Playing to our Strengths, & Marketing to Women
Yippee! This month BBC Radio 4’s Woman’s Hour launched a regular feature on women in business examining some of the challenges facing women going for growth in a tough economic environment. Three women business owners have been selected and matched with an experienced mentor who will support them over the next 12 months.
Women in business have joined the business mainstream after years of campaigning by organisations like Prowess, everywoman, and the Women’s Enterprise Task Force. They are no longer dismissed as running purely ‘life-style’ businesses. Indeed women are starting up in increasing numbers as an alternative career choice. Worldwide women in business are increasingly important for a number of reasons
- They are more likely to be cautious about the use of business finance, and their businesses tend to exhibit slower growth in the short-term.
- They are more likely to build a business taking into account their work-life balance concerns and family needs.
- They are arguably a better financial risk for lending institutions as their default rates are lower than their male counterparts.
- They are good for communities in that they have a positive use for wealth being more likely to spend on the family, care, health and education.
Marketing to women
Now more than at any other time, businesses are reappraising their approaches to marketing spend and selling strategies. Businesses marketing to women (those that are waking up to this emergent marketplace) are realising that purely traditional forms of direct print and advertising just won’t cut the mustard.
Word of mouth marketing, social and web-based networks are rapidly becoming a business ‘must-have’. This is especially effective when combined with a more niched or women-friendly product offering and packaging.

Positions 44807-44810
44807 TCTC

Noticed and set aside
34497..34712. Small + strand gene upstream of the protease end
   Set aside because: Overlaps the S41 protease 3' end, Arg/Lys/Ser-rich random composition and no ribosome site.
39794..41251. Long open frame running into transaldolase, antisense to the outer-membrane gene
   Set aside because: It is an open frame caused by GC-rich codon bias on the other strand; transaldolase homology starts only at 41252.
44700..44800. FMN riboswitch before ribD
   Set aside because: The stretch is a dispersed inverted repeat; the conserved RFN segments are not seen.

Why might this be the case?
- 70% of women learn about a new product from another woman.
- Women who have had a good experience recommend 21 times to others, compared with 2.6 times for men.
Why would business owners not want some of that!
And remember research shows that women are particularly interested in products and services that provide:
- support for their life choices and transitions
- opportunities to build trust and ongoing relationships
- an appeal to their inner values, as well as emotional needs
The female market place will spend more with a brand that acknowledges life and work-style challenges. When talking to a busy business owner recently about independent garages and their attitudes to the female market, she said it was a no-brainer to pay more for a service that collected and dropped of her car newly valeted. The fact that it had been serviced was almost incidental to the added value of collection and cleaning.
Having a strong brand positively ‘humming’ with subtle emotional qualities helps hold price integrity, what business guru Rene Carayol calls “Sexy Brands”.
He says that Madonna arguably can’t sing and can’t dance very well but is sold out within hours of tickets going on sale. He also cites the early IPOD with its incredibly annoying habit of freezing at the slightest excuse but which was phenomenally successful.
What do these “Sexy Brands” tell us, especially those of us tempted to compete on price as a way of getting customers in an increasingly overcrowded marketplace?
- That “expensive” indicates niche, especially if you have developed a devoted fan base.
- That “sexy” indicates an expensive and “expansive” market for your products and services, especially if you have tapped into the huge power of web, social and other forms of word-of-mouth networks.
- So what does your brand say about you, your business and its proximity to your target market?
- Can you improve how you tap into and exploit powerful word of mouth structures?
- What would it mean to your business to break the rules and be niche plus mass plus expensive?
Call to Action!
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